Skip to content

The Mask

There’s a natural connection between the trails and those that ride them, it requires a willingness to give back to the ground you ride on.

At the beginning of 2023, as the rest of the world welcomed in a new year, California was struck by a devastating winter storm. Relentless rain and severe wind wreaked havoc on coastal communities, with surrounding areas seeing huge damage to the landscape.

After weeks of major impact, the storm began to pass and the rain subsided, and people across California took stock of the damage that was done over the preceding weeks. Riders eager to get back onto the bike were met with trail closure signs across the state. And as mountain bikers continue to wait patiently (and some not so patiently) for their favorite trails to reopen, round-the-clock repair work is going behind the scenes.

Trail Builders like Dillon Osleger, Executive Director of the Sage Trail Alliance, have found themselves staring down a long road of months worth of hard trail labor, hours of volunteer work and the challenge of wrangling enough people to breathe life back into the trails we love.

“Nearly every mountain biker has uttered the words ‘thanks for working on the trail!’. Sometimes the words are earnest, knowing the blood, sweat and tears that go into building and maintaining trails. Often the words are tinged with a sense of guilt, a self-acknowledgement that it’s been a few years since they’ve picked up a shovel or thrown a few bucks at their local trail organization.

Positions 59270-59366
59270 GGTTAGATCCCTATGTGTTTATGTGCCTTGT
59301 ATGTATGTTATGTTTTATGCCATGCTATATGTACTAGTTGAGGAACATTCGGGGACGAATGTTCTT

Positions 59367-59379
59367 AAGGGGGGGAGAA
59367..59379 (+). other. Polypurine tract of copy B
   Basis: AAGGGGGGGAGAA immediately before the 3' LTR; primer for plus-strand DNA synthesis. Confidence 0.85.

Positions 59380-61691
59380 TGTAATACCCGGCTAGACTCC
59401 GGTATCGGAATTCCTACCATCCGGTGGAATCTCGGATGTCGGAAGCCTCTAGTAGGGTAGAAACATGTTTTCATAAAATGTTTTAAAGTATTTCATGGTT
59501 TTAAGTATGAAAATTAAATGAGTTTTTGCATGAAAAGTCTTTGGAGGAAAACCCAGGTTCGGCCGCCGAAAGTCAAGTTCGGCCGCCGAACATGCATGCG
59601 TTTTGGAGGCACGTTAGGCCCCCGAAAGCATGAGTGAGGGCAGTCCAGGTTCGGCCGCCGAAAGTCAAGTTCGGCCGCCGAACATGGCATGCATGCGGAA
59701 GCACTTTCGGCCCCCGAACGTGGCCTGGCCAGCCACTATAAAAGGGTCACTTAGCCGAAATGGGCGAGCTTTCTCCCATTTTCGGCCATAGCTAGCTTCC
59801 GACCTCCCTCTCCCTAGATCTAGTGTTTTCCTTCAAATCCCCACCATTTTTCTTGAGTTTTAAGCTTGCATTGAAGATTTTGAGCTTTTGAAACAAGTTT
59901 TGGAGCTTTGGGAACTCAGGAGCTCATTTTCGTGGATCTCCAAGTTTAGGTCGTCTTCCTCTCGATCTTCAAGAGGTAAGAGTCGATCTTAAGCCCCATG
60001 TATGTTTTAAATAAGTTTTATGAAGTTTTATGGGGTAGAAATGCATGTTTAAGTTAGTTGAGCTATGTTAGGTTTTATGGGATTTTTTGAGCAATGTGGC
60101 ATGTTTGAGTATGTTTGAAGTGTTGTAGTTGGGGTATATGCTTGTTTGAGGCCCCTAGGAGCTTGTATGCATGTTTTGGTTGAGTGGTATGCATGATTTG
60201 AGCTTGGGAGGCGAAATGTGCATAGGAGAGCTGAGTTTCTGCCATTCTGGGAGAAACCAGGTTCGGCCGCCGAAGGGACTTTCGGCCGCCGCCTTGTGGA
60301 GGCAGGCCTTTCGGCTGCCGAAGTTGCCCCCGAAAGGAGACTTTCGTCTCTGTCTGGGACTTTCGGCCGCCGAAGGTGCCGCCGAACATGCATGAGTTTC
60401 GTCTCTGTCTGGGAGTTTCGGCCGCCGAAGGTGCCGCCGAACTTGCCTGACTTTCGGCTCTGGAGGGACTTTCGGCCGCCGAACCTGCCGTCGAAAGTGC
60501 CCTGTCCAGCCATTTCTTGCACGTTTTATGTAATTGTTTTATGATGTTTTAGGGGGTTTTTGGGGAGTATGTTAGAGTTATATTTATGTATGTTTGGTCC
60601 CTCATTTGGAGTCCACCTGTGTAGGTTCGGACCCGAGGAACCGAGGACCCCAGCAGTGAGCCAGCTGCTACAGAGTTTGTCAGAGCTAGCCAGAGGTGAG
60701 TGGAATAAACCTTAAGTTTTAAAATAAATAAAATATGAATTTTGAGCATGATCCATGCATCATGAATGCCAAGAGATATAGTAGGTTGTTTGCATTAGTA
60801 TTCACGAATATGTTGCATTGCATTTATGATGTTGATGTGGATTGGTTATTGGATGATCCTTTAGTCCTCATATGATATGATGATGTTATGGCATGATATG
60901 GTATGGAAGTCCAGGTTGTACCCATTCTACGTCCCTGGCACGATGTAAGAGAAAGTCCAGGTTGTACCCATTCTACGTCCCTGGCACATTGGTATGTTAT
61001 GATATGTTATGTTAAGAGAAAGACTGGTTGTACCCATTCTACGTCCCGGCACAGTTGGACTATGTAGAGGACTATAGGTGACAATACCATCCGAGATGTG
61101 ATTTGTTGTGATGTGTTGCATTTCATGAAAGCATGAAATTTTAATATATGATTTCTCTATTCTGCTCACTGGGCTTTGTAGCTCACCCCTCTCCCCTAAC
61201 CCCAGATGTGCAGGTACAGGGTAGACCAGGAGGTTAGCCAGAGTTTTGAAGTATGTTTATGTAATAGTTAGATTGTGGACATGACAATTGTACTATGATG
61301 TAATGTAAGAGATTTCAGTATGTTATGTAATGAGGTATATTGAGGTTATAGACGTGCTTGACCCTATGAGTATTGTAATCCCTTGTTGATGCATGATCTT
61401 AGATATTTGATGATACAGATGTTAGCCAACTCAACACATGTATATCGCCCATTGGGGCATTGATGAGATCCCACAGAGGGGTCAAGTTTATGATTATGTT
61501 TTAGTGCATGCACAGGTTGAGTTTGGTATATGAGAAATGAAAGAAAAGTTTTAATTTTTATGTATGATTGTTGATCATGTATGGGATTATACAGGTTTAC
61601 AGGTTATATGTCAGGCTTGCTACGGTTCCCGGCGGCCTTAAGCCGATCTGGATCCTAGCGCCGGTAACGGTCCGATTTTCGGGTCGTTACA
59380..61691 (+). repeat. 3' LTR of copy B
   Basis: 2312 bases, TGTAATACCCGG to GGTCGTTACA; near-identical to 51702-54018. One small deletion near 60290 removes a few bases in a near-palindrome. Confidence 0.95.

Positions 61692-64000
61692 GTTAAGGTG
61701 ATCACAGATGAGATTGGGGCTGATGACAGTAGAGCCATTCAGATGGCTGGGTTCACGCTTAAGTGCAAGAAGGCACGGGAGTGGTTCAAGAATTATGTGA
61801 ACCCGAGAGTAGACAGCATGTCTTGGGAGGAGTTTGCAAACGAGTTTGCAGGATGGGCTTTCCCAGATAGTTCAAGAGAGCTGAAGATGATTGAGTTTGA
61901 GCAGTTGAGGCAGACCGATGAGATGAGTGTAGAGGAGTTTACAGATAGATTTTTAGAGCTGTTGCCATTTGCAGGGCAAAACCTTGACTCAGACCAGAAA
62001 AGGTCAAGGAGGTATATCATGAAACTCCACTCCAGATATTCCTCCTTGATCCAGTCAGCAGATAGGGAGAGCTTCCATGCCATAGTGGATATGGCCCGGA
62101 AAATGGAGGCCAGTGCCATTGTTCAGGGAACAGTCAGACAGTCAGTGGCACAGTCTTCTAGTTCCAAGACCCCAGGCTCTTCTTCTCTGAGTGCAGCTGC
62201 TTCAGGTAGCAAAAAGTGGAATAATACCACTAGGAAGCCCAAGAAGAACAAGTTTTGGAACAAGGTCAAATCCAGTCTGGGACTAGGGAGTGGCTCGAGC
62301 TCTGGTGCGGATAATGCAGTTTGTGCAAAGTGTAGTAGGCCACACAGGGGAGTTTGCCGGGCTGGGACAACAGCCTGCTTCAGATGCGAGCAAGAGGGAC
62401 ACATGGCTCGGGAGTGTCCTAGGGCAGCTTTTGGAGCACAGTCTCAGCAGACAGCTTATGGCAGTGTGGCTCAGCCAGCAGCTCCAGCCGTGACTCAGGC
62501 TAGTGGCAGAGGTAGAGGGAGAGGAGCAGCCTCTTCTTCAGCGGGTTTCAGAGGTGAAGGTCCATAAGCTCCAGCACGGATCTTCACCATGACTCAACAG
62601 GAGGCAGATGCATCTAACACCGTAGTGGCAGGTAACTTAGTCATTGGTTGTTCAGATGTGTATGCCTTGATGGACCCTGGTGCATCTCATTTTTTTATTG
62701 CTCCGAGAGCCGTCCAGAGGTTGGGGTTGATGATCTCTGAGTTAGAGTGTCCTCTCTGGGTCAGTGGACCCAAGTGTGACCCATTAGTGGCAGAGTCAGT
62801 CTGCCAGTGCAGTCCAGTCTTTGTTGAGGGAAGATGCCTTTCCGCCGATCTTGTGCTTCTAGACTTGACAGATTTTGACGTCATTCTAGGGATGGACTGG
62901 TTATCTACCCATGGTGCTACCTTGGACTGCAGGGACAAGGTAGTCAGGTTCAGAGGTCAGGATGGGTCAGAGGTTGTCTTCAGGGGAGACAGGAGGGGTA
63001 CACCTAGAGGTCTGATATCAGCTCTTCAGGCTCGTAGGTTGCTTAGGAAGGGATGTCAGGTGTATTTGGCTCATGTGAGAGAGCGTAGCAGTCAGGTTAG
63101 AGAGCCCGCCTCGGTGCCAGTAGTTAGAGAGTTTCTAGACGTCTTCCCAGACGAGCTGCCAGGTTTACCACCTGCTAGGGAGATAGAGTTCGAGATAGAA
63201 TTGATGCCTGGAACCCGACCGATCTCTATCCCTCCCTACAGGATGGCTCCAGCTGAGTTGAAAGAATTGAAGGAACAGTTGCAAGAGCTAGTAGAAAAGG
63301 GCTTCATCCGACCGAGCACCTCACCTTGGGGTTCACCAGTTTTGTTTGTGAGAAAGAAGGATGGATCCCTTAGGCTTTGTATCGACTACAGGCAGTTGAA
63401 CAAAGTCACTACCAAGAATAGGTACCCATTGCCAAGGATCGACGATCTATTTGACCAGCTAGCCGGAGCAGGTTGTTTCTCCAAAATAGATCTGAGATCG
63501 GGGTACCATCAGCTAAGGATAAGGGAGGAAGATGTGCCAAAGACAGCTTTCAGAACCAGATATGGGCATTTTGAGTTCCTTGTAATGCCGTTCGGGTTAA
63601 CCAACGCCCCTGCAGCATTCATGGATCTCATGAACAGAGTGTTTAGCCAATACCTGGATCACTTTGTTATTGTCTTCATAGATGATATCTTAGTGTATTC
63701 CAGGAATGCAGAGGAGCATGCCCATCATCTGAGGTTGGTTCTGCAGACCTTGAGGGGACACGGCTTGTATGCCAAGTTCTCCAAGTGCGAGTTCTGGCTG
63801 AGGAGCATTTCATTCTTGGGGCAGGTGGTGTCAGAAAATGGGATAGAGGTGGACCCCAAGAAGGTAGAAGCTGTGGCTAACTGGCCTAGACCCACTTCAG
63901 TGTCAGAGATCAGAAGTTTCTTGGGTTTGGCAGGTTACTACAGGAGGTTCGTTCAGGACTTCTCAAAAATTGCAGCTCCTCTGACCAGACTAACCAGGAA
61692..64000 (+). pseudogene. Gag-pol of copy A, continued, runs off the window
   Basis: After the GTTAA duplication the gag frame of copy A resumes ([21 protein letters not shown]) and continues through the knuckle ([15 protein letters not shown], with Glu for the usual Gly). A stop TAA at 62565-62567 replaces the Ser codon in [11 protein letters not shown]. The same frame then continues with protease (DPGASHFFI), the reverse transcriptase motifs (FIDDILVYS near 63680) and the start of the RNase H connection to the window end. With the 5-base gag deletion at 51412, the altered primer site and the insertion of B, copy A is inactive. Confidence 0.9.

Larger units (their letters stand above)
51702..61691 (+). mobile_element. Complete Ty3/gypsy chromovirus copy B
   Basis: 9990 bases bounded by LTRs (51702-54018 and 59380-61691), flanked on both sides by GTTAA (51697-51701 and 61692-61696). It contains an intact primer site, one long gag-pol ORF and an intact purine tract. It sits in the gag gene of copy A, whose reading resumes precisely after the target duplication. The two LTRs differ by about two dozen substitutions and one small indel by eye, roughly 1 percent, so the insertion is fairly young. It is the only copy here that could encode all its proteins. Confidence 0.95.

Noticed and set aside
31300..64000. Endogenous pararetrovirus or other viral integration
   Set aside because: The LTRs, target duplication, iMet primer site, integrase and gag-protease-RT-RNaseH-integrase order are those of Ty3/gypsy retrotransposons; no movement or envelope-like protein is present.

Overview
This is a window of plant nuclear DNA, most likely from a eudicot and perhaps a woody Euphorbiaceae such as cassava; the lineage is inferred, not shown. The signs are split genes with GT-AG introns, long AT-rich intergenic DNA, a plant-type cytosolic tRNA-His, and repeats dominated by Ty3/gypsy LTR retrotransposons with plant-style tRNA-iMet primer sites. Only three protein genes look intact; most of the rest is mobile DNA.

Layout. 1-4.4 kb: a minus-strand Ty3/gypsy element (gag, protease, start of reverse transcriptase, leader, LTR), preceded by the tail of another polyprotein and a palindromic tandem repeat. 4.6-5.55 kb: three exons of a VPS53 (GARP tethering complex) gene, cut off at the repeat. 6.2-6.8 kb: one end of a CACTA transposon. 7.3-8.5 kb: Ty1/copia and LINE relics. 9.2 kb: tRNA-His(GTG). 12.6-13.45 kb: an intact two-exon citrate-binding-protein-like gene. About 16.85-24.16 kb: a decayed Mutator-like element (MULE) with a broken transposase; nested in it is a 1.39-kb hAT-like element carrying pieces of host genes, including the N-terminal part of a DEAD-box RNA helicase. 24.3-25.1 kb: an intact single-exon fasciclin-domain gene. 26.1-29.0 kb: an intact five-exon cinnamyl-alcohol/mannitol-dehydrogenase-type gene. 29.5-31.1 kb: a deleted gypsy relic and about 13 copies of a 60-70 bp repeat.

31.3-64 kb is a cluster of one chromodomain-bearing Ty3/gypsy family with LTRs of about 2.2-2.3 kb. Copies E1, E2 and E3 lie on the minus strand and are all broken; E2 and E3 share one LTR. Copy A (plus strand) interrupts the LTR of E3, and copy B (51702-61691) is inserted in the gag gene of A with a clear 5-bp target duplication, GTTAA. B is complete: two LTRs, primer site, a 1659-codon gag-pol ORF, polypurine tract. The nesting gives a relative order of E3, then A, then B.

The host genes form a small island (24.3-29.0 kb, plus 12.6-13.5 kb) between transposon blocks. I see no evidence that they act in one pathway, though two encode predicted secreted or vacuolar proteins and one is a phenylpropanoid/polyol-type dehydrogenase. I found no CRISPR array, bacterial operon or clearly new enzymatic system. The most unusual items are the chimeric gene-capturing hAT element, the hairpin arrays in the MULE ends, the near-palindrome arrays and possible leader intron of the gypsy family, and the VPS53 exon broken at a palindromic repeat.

From time to time, nature offers a natural event that clearly calls for an opportunity to step up and help rebuild our local trail network. Those events are becoming increasingly more frequent. Forest fires, floods and landslides are all taking their toll.

Each natural disaster comes with an opportunity to find community, to become more ingrained with your local MTB scene, to put sweat equity into the sport beyond the Strava KOM you took last year. As much as cycling seems to revolve around podiums and adventure, its foundation will always rest on a local trail system. Trail work is valuable, and it depends on the willingness of everyone to take time to give back to the ground we ride on.

California just saw major storms impacting hundreds of miles of trail. Sage Trail Alliance cares for the central coast’s 280 miles of trail that surrounds Santa Barbara. The Alliance has an enormous lift ahead to rebuild a world-class trail network, and there’s no doubt it’ll take more than their professional builder crew. Volunteers are essential to the rebuilding process.

Rapha has supported the Sage Trail Alliance by funding three volunteer days for over 150 builders. During this time, volunteers will rebuild retaining walls and clear the large landslides that hit the region. We encourage you to get involved with your local trail organization. Volunteer for a dig day, support a fundraiser, and consider it an investment into the trails we love to ride.”

- Dillon Osleger


Your cart is currently empty.

Start Shopping

Select options